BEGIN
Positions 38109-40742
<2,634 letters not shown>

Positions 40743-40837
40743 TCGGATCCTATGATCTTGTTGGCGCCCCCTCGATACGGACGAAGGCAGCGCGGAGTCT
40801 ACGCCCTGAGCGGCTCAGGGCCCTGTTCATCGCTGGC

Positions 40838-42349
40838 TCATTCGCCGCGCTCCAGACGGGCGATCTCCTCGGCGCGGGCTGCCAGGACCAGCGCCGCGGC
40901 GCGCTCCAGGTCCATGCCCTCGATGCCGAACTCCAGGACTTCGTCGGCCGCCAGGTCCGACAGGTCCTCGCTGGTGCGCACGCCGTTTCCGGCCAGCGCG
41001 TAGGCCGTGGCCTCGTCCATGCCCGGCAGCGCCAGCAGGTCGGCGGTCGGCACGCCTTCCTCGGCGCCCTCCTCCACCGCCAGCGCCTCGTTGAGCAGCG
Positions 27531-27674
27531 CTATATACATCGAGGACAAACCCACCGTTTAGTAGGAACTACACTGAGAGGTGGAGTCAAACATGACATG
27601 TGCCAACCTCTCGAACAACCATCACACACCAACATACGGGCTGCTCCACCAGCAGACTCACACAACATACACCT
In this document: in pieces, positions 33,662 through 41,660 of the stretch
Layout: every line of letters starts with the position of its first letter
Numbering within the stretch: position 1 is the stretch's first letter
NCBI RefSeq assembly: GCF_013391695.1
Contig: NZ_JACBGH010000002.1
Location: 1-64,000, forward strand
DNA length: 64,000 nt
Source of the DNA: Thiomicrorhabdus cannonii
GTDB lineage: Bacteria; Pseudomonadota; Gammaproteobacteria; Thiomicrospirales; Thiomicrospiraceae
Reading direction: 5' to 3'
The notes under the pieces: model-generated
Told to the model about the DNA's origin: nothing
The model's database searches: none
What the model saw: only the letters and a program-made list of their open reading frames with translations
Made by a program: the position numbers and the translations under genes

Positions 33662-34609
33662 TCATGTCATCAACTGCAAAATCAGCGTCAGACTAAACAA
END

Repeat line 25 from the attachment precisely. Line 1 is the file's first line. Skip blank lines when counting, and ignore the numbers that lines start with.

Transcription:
The model's database searches: none